Prospective, real-world outcomes study looks to examine the efficacy and safety of afatinib in patients with advanced or metastatic solid tumors with NRG1 gene fusions.
The efficacy and tolerability of afatinib (Gilotrif) is being examined within a prospective real-world outcomes study (NCT05107193) in patients with advanced or metastatic solid tumors with NRG1 gene fusions, according to a trial in progress presentation during 2022 American Society of Clinical Oncology (ASCO) Annual Meeting.1
Around 0.2% of all solid tumors contain oncogenic NRG1 gene fusions,2 including around 31% of cases of invasive mucinous adenocarcinoma of the lung.3 NRG1 fusions occur in a range of solid tumor types, such as non–small cell lung cancer; head and neck cancer; KRAS wild-type pancreatic cancer; renal cell carcinoma; and ovarian, breast, prostate, and uterine tumors.
NRG1 proteins are soluble ligands with an EGF-like domain that binds to ErbB3 (HER3) and stimulates downstream signaling pathways. These fusion proteins can provide an extracellular anchor for NRG1, keeping the ligand near its receptor to increase binding to HER3, which leads to oncogenic activation of the signaling pathways and inappropriate ErbB3 heterodimerization, usually with HER2.
“Targeted treatment with inhibitors of the HER pathway represent a possible therapeutic strategy,” Stephen V. Liu, MD, an associate professor of medicine, director of Thoracic Oncology, and director of Developmental Therapeutics at the Lombardi Comprehensive Cancer Center at Georgetown University, said in a presentation of the data. “Afatinib, an irreversible pan-ERbB TKI, has already demonstrated durable responses in individual patients with NRG1 fusion–positive tumors, representing a potential treatment option in this setting.”
This novel, decentralized, US-based study aims to investigate afatinib as a potential targeted therapy for this patient population, for which no such approved treatment yet exists.
The study will include a maximum of 40 patients who are at least 18 years of age. Enrollment criteria stipulate that patients must have histologically or cytologically confirmed advanced, unresectable, or metastatic non-hematologic tumors with an NRG1 fusion, with any coding gene as the fusion partner. The NRG1 break point must occur before exon 6 on chromosome 8 to ensure conservation of the EGF domain. Eligible patients must also have at least 1 measurable or evaluable lesion per RECIST v1.1 criteria.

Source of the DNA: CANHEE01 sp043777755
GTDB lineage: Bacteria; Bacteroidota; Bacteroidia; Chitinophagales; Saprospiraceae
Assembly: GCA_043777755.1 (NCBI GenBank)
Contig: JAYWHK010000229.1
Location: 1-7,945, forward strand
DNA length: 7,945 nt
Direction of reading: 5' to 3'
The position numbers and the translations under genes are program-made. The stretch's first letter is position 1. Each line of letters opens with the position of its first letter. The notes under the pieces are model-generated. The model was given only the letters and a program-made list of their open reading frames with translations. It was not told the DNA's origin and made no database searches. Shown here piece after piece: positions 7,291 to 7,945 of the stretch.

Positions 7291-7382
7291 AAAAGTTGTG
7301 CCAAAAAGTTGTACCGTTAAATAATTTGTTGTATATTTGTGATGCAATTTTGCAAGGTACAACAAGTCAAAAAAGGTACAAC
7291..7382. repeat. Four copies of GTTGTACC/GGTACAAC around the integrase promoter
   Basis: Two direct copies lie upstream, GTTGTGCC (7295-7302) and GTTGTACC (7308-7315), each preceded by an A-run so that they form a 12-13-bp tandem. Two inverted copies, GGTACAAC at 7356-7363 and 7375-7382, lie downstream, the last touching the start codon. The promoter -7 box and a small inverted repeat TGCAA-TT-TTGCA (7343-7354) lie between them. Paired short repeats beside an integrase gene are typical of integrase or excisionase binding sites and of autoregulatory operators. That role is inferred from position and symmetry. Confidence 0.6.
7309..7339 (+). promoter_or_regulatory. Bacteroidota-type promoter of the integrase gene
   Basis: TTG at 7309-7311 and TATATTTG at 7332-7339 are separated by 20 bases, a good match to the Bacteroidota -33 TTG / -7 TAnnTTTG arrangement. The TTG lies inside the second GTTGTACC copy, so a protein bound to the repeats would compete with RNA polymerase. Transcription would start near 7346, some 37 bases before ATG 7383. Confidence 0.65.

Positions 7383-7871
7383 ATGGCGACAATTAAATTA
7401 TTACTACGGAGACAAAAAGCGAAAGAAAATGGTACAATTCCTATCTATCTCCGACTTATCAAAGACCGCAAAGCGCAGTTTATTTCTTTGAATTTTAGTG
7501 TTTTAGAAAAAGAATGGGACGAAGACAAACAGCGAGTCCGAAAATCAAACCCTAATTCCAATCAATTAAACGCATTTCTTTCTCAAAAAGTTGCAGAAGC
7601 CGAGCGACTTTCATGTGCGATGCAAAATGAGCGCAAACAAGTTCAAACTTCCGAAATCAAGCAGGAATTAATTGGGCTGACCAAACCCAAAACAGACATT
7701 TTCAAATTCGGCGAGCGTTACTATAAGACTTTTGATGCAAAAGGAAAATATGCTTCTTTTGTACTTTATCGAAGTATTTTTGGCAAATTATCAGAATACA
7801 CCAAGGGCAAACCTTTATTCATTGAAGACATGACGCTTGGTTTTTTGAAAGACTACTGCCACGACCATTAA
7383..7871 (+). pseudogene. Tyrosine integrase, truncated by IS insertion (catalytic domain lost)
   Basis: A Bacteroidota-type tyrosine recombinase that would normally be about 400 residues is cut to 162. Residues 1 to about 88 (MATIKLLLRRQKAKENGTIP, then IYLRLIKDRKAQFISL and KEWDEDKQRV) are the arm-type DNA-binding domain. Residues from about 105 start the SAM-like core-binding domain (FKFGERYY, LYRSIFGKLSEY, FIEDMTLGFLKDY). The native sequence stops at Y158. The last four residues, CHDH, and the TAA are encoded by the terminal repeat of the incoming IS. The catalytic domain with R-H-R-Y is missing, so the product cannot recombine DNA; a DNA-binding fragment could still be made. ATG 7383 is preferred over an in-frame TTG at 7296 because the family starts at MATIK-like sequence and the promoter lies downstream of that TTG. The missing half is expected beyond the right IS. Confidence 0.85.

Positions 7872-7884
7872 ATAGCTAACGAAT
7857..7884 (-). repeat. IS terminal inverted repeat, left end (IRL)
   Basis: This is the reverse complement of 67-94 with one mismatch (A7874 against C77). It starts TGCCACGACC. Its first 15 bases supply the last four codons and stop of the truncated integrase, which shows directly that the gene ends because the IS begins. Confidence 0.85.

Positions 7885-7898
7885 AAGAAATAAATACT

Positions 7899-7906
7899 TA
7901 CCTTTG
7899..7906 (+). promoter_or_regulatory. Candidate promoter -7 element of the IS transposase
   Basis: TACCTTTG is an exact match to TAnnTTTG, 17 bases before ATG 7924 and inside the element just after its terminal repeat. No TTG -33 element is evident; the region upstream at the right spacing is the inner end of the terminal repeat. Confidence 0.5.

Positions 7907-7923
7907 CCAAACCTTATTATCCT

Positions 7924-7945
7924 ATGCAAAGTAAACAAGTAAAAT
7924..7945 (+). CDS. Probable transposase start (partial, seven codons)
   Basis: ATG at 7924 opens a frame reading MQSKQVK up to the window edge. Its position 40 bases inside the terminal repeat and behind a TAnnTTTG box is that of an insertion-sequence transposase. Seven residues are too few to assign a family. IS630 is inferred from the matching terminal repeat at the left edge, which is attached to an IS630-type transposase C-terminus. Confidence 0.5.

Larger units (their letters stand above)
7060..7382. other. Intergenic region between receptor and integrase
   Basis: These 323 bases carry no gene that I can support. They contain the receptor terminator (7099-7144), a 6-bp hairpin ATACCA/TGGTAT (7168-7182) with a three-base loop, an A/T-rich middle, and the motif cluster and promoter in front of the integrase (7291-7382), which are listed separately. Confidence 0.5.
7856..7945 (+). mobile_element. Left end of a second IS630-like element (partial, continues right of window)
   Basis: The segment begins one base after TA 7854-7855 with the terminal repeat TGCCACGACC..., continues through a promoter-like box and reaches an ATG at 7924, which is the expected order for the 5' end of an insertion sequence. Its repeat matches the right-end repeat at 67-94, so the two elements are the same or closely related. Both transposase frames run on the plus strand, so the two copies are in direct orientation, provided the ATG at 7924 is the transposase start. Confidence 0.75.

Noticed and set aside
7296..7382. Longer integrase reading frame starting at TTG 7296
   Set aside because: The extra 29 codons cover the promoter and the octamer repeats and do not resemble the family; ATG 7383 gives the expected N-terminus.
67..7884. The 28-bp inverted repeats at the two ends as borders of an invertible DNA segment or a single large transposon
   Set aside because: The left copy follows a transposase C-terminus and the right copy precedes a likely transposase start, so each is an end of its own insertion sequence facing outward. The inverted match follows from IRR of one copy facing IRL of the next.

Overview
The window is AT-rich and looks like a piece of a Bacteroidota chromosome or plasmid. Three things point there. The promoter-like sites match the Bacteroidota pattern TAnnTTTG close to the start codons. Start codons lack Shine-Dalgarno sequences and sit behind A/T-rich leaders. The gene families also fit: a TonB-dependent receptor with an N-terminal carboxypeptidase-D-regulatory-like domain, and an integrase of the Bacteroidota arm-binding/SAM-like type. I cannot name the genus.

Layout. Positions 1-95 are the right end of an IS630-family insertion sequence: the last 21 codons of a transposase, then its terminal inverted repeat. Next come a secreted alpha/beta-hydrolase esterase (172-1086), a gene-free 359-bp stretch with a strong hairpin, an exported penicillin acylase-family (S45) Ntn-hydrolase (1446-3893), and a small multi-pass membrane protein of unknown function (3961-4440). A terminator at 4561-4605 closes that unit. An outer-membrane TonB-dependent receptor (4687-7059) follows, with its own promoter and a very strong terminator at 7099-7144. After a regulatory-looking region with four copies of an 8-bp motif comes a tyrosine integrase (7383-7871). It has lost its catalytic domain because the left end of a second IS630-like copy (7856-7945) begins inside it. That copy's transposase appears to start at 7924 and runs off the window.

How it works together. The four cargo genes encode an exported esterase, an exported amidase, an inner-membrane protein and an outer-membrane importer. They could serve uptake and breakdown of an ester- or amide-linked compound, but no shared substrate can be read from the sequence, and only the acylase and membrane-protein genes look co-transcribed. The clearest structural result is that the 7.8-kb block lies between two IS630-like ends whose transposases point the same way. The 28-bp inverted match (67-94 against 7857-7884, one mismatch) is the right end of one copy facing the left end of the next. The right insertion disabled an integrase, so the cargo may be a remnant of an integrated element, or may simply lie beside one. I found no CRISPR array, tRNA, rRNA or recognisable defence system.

Patients will be excluded if they received prior systemic anticancer therapy or an investigational drug within 14 days or 5 half-lives of the start of afatinib treatment. Patients will also be ineligible if they have an actionable non–NRG1 fusion driver mutation with an available FDA-approved targeted therapy. Other exclusion criteria include prior treatment with an ErbB-targeted therapy and any other criteria that may render the patient ineligible according to the treating physician.
In this study, afatinib will be administered on a single-patient protocol as an investigational new drug to patients with tumors harboring NRG1 fusions. Participating molecular testing providers will identify eligible fusions with routine diagnostic assays. Once a testing laboratory prospectively confirms a patient’s NRG1 fusion–positive solid tumor, they will notify the patient’s primary oncologist or treating physician of the study as a potential treatment option. They will also learn about the scientific significance of the study and how the patient matches the enrollment criteria.
From there, the physician or oncologist will need to contact the study sponsor, Boehringer Ingelheim, to confirm patient eligibility. After the sponsor obtains central Institutional Review Board (IRB) approval and the physician or oncologist notifies their local IRB, the patient will be consented, screened, and enrolled in the study, so they can begin afatinib treatment at their existing point of care center. The recommended dose of oral afatinib is 40 mg once daily.
During the study, the physician or oncologist will enter limited patient data into a mean electronic case report form (eCRF) that will include basic patient characteristics, as well as necessary information about treatment, response, and safety.
Computed tomography (CT) scans will be performed before treatment begins, as well as every 6 weeks until disease progression or the start of further treatment. After 48 weeks, CT scans will be performed every 12 weeks. These scans will be uploaded to a central imaging portal, then transferred to a central imaging assessment if patients achieve complete response (CR), partial response (PR), or stable disease.
Treatment will end when patients reach progressive disease (PD) or when the treatment is no longer tolerated.
The primary end point of this study is the confirmed objective response rate (ORR) by RECIST v1.1 criteria, defined as the best overall response of either CR or PR, analyzed as the proportion of patients who achieve objective response by independent central review. A key secondary end point is the duration of objective response, defined as the time from the first documented objective response to disease progression or death. Other secondary end points include time to objective response, disease control, and safety coded using the Medical Dictionary for Drug Regulatory Activities.
“The decentralized nature of this study means that any oncologist who has a patient with an NRG1 fusion can participate,” Liu concluded. This study is open for enrollment.